In old novels you’ll find references to farm workers and other social inferiors touching or tugging their forelocks to show respect to their superiors: “There was plenty of bobbing from the girls and pulling of forelocks from the boys.” The expression “to take opportunity by the forelock” means to take advantage of a situation as aggressively as possible: “He seized opportunity by the forelock and secured the best aid possible in his business…”

forefather: an ancestor, one who has come before.

foresight: The action or faculty of foreseeing what must happen. For example, “[Jacob Little] had unusual foresight, which at times seemed to amount to prescience.”

In the following verbs, the prefix is from the French borrowing that meant “outside”:

forbear: to abstain or refrain from
“The defendants were asked to forbear to arrest Mr. Swift.”

forswear: to swear falsely; to abandon or renounce
“As waggish boys in game themselves forswear,
So the boy Love is perjured everywhere.” –A Midsummer Night’s Dream, I, i, 240-241.

forfeit: to lose the right to; give up
“The execution of a murderer does not violate his right to life, because he forfeited that right when he committed a murder.” –John Locke

forget: to lose remembrance of

forgive: to give up resentment

forsake: to give up, renounce

foreclose: to preclude, hinder, or prohibit (a person) from (an action). Although spelled fore-, the prefix in foreclose has the “out” meaning, as in “to shut out.”

Finally, there are two words that look almost alike, but have quite different origins:

forebear (noun): An ancestor, forefather, progenitor (usually more remote than a grandfather).
This noun is formed from the prefix fore- (before) and an old word, beer. This beer has nothing to do with the beverage. Instead, it comes from the verb to be. A be-er is one who exists. A forebear existed before you did.

forbear (verb): to abstain or refrain from something.
“Woman, forbear that weeping!”

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Get Realistic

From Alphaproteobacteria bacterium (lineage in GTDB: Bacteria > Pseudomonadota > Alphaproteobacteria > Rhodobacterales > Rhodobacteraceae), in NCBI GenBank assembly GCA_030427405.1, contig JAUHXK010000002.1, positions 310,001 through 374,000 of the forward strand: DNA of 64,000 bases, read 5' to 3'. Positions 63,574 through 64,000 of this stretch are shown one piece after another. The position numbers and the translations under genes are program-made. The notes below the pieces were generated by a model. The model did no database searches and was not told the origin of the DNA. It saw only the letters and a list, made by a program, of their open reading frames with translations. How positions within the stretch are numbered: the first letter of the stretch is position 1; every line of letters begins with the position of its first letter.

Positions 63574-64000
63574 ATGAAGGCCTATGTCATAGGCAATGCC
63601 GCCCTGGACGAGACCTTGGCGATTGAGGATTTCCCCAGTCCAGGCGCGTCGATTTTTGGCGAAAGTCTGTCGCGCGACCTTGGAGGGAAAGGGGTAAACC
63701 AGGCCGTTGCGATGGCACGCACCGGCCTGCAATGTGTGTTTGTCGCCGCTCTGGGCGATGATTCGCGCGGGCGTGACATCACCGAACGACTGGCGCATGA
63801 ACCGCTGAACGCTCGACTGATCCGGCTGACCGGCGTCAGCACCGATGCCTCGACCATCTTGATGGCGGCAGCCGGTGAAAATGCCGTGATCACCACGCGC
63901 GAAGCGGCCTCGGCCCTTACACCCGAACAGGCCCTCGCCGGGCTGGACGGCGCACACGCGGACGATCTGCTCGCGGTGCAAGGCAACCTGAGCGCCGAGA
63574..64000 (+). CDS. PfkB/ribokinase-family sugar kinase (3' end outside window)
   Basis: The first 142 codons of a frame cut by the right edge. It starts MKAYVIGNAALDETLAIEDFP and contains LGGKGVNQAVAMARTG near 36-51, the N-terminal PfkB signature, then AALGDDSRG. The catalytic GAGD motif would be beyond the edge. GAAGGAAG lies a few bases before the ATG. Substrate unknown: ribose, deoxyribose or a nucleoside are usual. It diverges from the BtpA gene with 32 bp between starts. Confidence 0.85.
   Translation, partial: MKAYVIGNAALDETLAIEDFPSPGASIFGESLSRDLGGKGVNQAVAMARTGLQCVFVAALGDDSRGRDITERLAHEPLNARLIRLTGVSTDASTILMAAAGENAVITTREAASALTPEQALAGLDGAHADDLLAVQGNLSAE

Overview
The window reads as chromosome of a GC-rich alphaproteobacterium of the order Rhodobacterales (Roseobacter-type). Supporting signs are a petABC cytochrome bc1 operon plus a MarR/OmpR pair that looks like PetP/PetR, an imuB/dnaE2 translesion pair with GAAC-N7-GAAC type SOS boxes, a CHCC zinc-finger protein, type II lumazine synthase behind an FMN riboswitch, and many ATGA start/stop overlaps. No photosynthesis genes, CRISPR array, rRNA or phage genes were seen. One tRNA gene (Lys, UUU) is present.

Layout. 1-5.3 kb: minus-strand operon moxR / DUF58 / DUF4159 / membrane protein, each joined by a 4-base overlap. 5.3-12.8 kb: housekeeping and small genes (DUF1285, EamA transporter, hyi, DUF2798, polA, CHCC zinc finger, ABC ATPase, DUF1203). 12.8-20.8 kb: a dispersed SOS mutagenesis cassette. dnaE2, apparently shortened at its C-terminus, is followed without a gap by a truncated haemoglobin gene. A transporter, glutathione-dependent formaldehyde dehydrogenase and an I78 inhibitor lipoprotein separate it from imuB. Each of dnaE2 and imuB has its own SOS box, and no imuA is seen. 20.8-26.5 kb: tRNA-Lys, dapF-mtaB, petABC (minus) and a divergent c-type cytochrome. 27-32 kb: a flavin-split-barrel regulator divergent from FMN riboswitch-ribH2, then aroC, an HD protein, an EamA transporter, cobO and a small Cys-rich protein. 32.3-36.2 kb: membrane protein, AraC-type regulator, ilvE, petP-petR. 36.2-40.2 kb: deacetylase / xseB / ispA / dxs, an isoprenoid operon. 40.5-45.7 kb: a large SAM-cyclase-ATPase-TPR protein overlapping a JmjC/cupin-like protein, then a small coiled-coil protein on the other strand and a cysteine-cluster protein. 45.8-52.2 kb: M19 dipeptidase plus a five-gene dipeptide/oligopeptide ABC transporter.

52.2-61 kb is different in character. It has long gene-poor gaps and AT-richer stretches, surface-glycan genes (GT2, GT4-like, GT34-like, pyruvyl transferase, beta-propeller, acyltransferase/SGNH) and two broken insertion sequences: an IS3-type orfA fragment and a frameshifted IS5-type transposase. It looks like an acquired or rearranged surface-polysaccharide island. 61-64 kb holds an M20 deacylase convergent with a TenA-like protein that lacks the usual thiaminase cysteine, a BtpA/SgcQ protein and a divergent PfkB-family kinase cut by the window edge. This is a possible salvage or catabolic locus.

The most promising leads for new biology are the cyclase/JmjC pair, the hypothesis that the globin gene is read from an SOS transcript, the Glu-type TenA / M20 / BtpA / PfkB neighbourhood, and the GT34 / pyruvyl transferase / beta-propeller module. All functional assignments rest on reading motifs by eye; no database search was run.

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I’m going to discuss dialogue a little further.  I believe a lot of people believe dialogue is easy to write.  I for one don’t think it is.  You are supposed to keep it realistic, but not make it exactly how we talk.  We can’t use all the um’s, that’s, you know, ect.

Writing use to have a formal more formal dialogue.  Now we tend to try to write closer to a natural conversation.  The best way to get a feel for realistic dialogue is listening to someone’s conversation with another person.  Yes, you will have to ease drop, but it could be fun.  The dialogue we write for fiction has to have more umph, focus and relevance to it than a normal conversation, so it is not boring to the reading.  Use contractions whenever possible. We have to get to the point of the conversation much quicker.  Your dialogue needs to show your characters and what emotion

  • Do not use dialogue simply to convey information. Dialogue should set the scene, advance action, give insight into characterization, remind the reader, and foreshadow. Dialogue should always be doing many things at once.
  • Dialogue can have grammatical errors, but you do have to keep the characters voice in mind and keep it readable.  You do not want it to sound as if you are giving a speech, unless that’s what your character is doing.

    Word choice tells a reader a lot about a person: appearance, ethnicity, sexuality, background, and morality. Pick your words carefully because you are conveying lots of information about your character.

  • Todays video is on writing dialogue for plays, but it gives some good advice which can be applied to any genre.  Enjoy
  • http://youtu.be/TZXcQemh8n8